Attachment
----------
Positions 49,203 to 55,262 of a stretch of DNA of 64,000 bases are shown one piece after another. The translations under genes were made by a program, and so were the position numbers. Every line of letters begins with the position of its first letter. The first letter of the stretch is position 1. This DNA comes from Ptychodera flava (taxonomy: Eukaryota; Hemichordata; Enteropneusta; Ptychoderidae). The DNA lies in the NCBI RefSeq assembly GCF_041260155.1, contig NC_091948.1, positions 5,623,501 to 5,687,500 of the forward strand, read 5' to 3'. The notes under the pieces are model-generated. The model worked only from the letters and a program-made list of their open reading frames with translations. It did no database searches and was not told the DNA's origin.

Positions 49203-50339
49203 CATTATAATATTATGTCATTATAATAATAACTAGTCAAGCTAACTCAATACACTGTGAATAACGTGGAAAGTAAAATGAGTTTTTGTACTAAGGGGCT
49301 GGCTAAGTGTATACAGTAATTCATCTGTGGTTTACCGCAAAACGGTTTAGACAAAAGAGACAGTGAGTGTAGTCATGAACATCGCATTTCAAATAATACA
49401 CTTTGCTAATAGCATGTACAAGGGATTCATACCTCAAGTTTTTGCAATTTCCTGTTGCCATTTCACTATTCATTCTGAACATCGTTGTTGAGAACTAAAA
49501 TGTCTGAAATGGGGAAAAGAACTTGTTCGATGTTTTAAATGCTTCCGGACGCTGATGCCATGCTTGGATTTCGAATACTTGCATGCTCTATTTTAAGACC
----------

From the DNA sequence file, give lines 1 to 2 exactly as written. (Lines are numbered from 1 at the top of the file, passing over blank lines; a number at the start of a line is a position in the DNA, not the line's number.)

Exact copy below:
Positions 49,203 to 55,262 of a stretch of DNA of 64,000 bases are shown one piece after another. The translations under genes were made by a program, and so were the position numbers. Every line of letters begins with the position of its first letter. The first letter of the stretch is position 1. This DNA comes from Ptychodera flava (taxonomy: Eukaryota; Hemichordata; Enteropneusta; Ptychoderidae). The DNA lies in the NCBI RefSeq assembly GCF_041260155.1, contig NC_091948.1, positions 5,623,501 to 5,687,500 of the forward strand, read 5' to 3'. The notes under the pieces are model-generated. The model worked only from the letters and a program-made list of their open reading frames with translations. It did no database searches and was not told the DNA's origin.

Positions 49203-50339